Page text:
“No. I’m not ashamed. I’m not some confused kid.” He was a twenty-five year old man living in LA. He had slept with men and women, and refused to be put into a box—gay, straight, bisexual. What the hell did it matter anyway? As long as he was happy, right?
I am so fucking happy.
Male or female, he was attracted to both, but he had to admit he did have a type—dark, tanned, athletic. With a heavy sigh, he tried to push away the memories of the man he’d just described. The man his lovers mirrored—the first person he had ever loved. Tension swept through him as he was brought back to that night seven years ago. They should never have been out on the road. The weather had been crappy and it had just been some stupid high school dance. But he had insisted. He’d wanted to have fun and dance and hold hands. He’d wanted to say, “Fuck you,” to anyone who gave a damn about two boys doing all those things. As it turned out, it had been a mistake. He’d been an idiot.
Clearing his throat, he met the therapist’s curious eyes. She’d have a field day with all that. He tried to imagine her concocting some theory about his behaviour. Something about him trying to relive his first love through strangers, but never quite finding what he needed—the same emotional attachment. Tiredly, he rubbed away the twinge in his chest. She wouldn’t be entirely wrong.
He smiled at the memory of the man, or rather the boy as he had been back then—eighteen years old and the most beautiful soul Eric had ever been fortunate enough to meet.
Madeleine had seen the smile. “What are you thinking?”
CJ was the first guy Eric had ever had feelings for. Senior year had been the one time Eric had truly felt close to someone. For eight months, life had been perfect. CJ was maybe the only person who had ever got to know the real Eric. Yeah, Eric had screwed his way through life and LA for the last seven years, but nothing and nobody had ever come close again.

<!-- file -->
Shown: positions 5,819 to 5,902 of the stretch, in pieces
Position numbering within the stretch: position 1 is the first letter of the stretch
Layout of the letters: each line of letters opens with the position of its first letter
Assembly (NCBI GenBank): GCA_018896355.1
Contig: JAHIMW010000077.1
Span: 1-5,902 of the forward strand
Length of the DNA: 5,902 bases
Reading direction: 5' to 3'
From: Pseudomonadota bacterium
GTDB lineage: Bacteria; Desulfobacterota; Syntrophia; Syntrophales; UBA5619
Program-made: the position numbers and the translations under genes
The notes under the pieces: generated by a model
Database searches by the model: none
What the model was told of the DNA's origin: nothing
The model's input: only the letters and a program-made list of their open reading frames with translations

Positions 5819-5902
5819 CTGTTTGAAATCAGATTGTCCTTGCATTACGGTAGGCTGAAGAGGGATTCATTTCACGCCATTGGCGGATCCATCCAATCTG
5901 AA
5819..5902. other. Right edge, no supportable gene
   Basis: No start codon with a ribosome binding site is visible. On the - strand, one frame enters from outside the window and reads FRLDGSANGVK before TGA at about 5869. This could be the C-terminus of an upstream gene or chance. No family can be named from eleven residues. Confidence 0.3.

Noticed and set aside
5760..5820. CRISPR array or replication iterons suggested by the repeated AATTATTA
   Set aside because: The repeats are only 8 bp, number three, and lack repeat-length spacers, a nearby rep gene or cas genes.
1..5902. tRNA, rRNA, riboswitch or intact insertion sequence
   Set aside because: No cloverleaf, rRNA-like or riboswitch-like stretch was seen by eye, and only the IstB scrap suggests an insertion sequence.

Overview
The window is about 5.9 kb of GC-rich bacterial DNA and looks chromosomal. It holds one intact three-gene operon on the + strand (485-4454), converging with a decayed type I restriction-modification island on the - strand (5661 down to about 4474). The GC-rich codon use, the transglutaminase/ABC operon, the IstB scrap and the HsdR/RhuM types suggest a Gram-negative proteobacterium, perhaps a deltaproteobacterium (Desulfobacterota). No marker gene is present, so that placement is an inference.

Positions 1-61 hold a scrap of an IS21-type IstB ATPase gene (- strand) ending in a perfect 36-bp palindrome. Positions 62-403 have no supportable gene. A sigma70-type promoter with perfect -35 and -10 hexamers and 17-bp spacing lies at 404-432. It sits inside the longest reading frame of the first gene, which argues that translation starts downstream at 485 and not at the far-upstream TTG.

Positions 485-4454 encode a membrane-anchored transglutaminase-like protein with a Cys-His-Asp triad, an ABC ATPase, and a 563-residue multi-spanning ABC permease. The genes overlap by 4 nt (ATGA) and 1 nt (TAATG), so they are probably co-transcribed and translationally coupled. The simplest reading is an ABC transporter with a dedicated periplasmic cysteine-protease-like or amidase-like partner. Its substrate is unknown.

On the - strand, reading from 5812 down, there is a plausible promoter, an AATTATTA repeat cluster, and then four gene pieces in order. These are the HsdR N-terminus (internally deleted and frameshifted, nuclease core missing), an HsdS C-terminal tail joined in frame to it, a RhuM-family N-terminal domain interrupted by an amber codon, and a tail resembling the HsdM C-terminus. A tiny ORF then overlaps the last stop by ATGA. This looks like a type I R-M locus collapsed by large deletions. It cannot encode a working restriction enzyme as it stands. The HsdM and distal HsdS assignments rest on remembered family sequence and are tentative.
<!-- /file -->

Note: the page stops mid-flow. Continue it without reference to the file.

“If you want me to help you, you need to start trusting me.”
Trust. He didn’t trust anyone anymore. People were always waiting for him to fuck up so they could say, “I told you so,” and stab him in the back.
Eric glanced from Madeleine to the clock above her head. “Time’s up,” he said and got to his feet. His agent had insisted he get himself straightened out. Apparently, no studio would touch a suicidal drunk. He was a drunk, yes, but suicidal? As he’d told the cops and doctors, it had been a mistake. After a little too much Jack and partying, he had been rushed to the ER at five in the morning, gotten his stomach pumped and had been spoken to by the head psych. And, as he’d been told in no uncertain terms, whether he was suicidal or not, he was a twenty-five year old with the insides of a man in his fifties. Drinking day in and day out wasn’t doing him or his liver any favours.
“Next week. Same time,” Madeleine stated in her silky and professional tone. Despite the shrink thing, she was kind of hot. Her hair matched her eyes and was pulled back from her face in a tight ponytail. To Eric’s disappointment, there wasn’t a hint of cleavage. Her silk blouse was buttoned to the collar and tucked into her bootleg-cut dress pants. The hint of three inch heels, however, peeped enticingly from beneath the black material, and Eric was halfway to interested in the seemingly straight-laced Doctor Madeleine.